It's funny, because Twitter opens the update with a statement that they believe that "everyone should have the power to create and share ideas and information instantly, without barriers", except the people they decide aren't free to share their perspective, as it doesn't align with their agenda.
What I would like to know is how and why will Twitter be monitoring users' behavior off the platform?
Mark Zuckerberg has just announced that Facebook reached a new milestone. There are now 2 billion people on Facebook every month.
"We're making progress connecting the world, and now let's bring the world closer together. "It's an honor to be on this journey with you," wrote Zuckerberg.
To celebrate this milestone, Facebook is launching a personalized video to "celebrate bringing the world closer together." You may see your video in your News Feed or by visiting Facebook.com/goodaddsup.
Facebook is looking at building out its own original TV shows, reportedly offering Hollywood studios up to $3 million per episode for original shows. The social network is looking at the 17 to 30 age range, with shows similar to ABC's own Pretty Little Liars, Scandal, or The Bachelor.
The social networking giant is going to be launching over 24 shows when it launches its TV shows later this year, and is now offering Hollywood bundles of cash for original TV shows at up to $3 million per episode, according to The Wall Street Journal. The future of business in this space is content heavy, something Facebook is fully aware of. We know that content rules, which is why Netflix, Apple, Amazon, Hulu, and many others make their own original TV shows... it's massive business, and Facebook is seeing this growing wave and is jumping onto its surfboard in a big way.
Snapchat is a big competitor for Facebook, as they've signed deals with the likes of DIsney, MTV, MGM, Time Warner, and A&E for original content. Snapchat isn't the same as Facebook and Netflix with full original TV series, but they will have episodes between 3 and 5 minutes long.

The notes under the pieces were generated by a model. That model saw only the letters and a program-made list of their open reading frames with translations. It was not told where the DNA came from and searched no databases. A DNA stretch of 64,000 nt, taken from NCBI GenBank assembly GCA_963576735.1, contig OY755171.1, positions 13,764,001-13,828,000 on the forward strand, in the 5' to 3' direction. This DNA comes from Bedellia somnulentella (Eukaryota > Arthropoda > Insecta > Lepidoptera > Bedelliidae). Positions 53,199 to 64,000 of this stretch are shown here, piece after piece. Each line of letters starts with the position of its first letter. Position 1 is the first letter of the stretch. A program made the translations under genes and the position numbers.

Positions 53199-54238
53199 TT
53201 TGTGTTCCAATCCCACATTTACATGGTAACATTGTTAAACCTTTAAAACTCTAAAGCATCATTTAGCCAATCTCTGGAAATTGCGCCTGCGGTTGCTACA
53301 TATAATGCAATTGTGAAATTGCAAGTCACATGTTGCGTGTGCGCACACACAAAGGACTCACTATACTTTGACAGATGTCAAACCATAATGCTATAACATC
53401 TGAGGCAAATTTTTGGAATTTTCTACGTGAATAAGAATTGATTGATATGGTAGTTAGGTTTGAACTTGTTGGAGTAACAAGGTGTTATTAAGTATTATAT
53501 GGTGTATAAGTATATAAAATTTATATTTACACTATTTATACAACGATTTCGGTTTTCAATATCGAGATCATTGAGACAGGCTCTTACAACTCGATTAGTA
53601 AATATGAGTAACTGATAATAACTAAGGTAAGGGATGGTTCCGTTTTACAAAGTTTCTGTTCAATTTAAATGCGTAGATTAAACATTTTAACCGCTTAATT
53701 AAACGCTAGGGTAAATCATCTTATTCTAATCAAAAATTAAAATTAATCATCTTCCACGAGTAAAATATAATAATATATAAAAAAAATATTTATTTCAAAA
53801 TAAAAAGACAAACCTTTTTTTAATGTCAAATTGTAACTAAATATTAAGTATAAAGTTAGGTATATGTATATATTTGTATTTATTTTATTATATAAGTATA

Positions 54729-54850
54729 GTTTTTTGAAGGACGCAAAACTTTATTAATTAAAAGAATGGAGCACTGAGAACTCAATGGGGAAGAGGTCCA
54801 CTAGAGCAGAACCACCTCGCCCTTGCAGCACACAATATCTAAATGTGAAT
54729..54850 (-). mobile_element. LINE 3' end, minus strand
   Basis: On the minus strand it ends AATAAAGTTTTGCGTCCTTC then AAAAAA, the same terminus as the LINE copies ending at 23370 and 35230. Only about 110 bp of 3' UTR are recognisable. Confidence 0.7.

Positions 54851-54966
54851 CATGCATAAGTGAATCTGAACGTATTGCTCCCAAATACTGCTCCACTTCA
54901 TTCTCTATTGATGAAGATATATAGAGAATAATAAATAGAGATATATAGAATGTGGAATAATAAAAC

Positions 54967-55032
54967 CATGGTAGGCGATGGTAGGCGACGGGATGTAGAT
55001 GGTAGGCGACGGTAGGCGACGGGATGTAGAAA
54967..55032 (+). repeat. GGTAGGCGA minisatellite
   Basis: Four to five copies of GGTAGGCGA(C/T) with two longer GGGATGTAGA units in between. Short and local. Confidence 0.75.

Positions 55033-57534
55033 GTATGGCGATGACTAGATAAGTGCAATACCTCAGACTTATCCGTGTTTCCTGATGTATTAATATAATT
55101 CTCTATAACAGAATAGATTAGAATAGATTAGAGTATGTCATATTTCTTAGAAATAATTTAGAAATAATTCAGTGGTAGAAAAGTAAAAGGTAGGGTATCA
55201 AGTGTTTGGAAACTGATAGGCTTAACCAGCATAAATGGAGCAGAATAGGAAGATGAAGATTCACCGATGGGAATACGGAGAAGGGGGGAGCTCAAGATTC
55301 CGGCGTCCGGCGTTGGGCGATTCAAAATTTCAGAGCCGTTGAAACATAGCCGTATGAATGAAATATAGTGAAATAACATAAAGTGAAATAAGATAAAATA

Facebook Live continues to evolve, with the social networking giant making some big changes to Live video that will make it much, much more social.
Facebook has announced Live Chat with Friends, and Live With features for Facebook Live videos. As TechCrunch points out, comment streams on popular Live videos are a gigantic mess, especially when there are hundreds and sometimes thousands of people typing comments at once, with Facebook saying there are ten times as many comments for Live videos than there are on normal videos.
There is a better way of dealing with this, so Facebook is getting you chat with friends while you're both watching Facebook Live videos. You can create a private chatroom where you can invite whoever you want, which is a great way of Facebook making Live video a much more personal experience. There's also a new feature that lets you go live with another person side-by-side, which is going to be great for interviews and collaborations.
Facebook has already pushed out Live With for all profiles and pages on iOS, while Live Chat with Friends is being tested in select countries, with a wider roll out later this year.
Facebook is stepping into the world of gaming and eSports streaming, announcing it has teamed with ESL to stream eSports content on Facebook.
The social networking giant will be streaming exclusive eSports events and content in six languages, all within the elite Rank S CS:GO competition. ESL will be bringing 5500 hours of eSports content to Facebook, as well as offering 1500 hours of exclusive eSports content for Facebook.
Facebook won't just have the Rank S CS:GO matches, but we will also receive ESL One and Intel Extreme Masters events as well - all livestreamed in English, French, Spanish, Portuguese and German. The social networking giant will also be making an original 30-minute Facebook Live series that will look back at previous CS:GO match highlights, showcasing top players as well as up and coming players.
Facebook has plenty to smile about for the first 3 months of 2017, with the company releasing their first quarterly earnings for the year.
The social networking giant now has 1.94 billion monthly active users, which is around 300 million more people on Facebook since this time last year. There are now an average of 1.28 billion people who use Facebook each and every day.
On the money side of things, Facebook raked in a sizeable $8 billion in revenue, a 49% increase from the same period of 2016. Facebook made just over $3 billion in net profit, representing a massive 76% increase in profits. Most of this comes from mobile advertising, which represents close to 85% of Facebook's advertising revenue.